That said, the best short opportunities may not be in the 30-year bond. The yield curve, which measures the payouts of bonds of different maturities, is "steep" right now. That's because of the yawning gap between the yield on the 30-year bond, about 5%, and the five-year note, which yields less than 3%. With a steep yield curve, the shorter maturity bond is often the more overvalued.

If you want to short the five- or 10-year notes, you'll have to open a margin account with a broker. Don't short the bonds directly, though. Brokers usually charge high markups on small quantities of the securities. A better strategy is to short an exchange-traded fund (ETF) that invests in bonds. Since ETFs trade just like stocks on public exchanges, there is no bond markup. For instance, ETF Advisors Treasury 5 FITR tracks a portfolio of five-year Treasury notes. (For more information on bond ETFs, go to ETFConnect.com).

Shorting can be hazardous if done incorrectly. Margin accounts generally require that you hold at least 50% of the value of your short position as collateral. If the security starts to move against you -- it rises instead of falls -- your broker may require you to add funds as collateral or force you to liquidate the short position.


Also, you must cover the interest payments on the bond ETFs you've borrowed in the short position. So if the 10-year note yields 3.8%, you have to pay that plus the broker's margin rates, which can range between 4% and 8% of the loan's value. That may sound costly, but, remember, you have to put up only half the amount of the short sale. The other half you could invest in some other fixed-income investment to cover your costs.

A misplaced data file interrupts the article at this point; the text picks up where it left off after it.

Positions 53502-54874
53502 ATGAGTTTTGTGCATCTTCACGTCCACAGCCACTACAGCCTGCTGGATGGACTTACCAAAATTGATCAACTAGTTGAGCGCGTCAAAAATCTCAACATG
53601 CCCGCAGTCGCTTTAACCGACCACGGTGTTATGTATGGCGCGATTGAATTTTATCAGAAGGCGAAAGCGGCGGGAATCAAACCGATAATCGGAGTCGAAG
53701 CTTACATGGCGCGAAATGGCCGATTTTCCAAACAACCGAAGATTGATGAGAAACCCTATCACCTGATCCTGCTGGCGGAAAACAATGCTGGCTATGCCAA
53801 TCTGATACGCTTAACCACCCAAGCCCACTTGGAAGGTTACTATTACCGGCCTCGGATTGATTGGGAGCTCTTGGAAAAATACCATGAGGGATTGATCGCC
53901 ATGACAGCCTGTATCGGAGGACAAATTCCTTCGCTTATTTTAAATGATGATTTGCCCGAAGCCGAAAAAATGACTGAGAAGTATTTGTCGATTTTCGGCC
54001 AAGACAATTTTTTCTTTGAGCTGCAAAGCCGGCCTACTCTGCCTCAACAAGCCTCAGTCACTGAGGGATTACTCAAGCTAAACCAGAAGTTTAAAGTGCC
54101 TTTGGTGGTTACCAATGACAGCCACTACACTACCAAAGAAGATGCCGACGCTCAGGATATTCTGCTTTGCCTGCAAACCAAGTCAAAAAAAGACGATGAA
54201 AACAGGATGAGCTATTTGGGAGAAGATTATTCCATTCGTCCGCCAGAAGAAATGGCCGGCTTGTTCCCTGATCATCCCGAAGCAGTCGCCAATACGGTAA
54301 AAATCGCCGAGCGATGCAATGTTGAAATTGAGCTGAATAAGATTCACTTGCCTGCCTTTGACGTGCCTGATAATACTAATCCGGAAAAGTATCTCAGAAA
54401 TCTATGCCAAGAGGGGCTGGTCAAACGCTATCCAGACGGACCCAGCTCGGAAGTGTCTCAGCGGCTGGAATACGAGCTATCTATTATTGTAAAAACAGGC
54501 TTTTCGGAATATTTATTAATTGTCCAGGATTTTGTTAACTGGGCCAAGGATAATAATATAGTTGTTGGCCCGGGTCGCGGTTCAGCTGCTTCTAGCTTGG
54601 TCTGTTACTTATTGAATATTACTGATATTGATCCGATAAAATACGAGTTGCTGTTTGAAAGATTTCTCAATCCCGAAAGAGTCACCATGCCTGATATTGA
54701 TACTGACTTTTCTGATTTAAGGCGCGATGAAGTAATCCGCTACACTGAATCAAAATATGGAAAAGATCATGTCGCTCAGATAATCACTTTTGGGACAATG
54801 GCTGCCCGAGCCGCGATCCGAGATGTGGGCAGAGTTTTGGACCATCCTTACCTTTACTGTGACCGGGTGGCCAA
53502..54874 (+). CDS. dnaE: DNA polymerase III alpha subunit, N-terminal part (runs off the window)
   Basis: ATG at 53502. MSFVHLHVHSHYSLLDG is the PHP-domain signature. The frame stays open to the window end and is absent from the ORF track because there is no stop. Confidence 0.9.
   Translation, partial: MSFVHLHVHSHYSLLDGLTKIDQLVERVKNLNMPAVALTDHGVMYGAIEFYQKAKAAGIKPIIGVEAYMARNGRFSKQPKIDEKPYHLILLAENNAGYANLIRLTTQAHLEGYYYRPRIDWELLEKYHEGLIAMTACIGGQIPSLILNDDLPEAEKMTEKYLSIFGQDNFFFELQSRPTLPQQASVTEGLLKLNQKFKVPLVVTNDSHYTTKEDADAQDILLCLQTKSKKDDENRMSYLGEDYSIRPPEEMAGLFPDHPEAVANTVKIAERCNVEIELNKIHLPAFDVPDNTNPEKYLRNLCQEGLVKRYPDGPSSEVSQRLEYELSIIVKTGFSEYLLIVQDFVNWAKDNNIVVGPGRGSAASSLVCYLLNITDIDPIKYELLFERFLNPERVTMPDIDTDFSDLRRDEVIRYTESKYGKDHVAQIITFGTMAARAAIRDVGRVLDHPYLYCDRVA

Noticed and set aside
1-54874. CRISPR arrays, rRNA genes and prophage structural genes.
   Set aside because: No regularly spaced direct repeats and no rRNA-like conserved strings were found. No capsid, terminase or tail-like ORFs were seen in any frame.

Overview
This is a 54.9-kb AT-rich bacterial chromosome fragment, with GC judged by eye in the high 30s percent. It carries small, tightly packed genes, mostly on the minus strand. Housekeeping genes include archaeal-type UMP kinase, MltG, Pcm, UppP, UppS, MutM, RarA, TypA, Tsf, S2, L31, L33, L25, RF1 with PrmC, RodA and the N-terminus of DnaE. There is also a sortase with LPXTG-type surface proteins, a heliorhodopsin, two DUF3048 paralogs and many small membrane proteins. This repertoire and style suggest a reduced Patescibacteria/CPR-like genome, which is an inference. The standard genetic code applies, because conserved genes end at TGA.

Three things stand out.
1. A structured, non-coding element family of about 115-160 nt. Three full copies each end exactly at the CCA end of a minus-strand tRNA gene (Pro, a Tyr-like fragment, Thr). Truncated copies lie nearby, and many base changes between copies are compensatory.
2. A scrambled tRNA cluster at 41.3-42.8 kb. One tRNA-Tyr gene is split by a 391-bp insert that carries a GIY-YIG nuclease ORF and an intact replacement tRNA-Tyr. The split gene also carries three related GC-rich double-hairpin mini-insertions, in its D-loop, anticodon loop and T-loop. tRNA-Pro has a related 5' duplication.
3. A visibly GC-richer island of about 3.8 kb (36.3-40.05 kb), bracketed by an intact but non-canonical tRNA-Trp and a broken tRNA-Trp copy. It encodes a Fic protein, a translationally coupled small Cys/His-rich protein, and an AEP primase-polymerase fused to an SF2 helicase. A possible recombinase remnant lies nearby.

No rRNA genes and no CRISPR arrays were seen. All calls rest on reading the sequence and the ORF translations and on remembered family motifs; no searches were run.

For instance, say you sell short 100 shares of the 5-year Treasury ETF. At a recent price of $85.60, that puts $8,560 (before commissions) in your margin account. You'll also need to have at least half that amount, $4,280, in the account as collateral. All told, you have $12,840.

You could invest another $4,280 in interest-bearing securities in a separate account to help defray your margin costs and the interest payments for the bonds you sold. A bold tactic would be to invest that cash in a high-yield bond fund, which could yield anywhere from 8% to 12%. Why? Junk bonds are considered cheap relative to Treasuries. And an economic recovery that would push interest rates higher would also improve the credit quality of high-yield bonds. Periodically, you would take a portion of your high-yield interest and deposit it in your margin account in case your collateral dips in value.

Shorting can be risky, but if you would do it with stocks, you might as well try it with bonds. They are less volatile than stocks, so the risk of large losses is not as great. Back in the salad days for stocks, no one ever thought they could fall, either. Now might be an opportune time to bet against bonds.

By Lewis Braham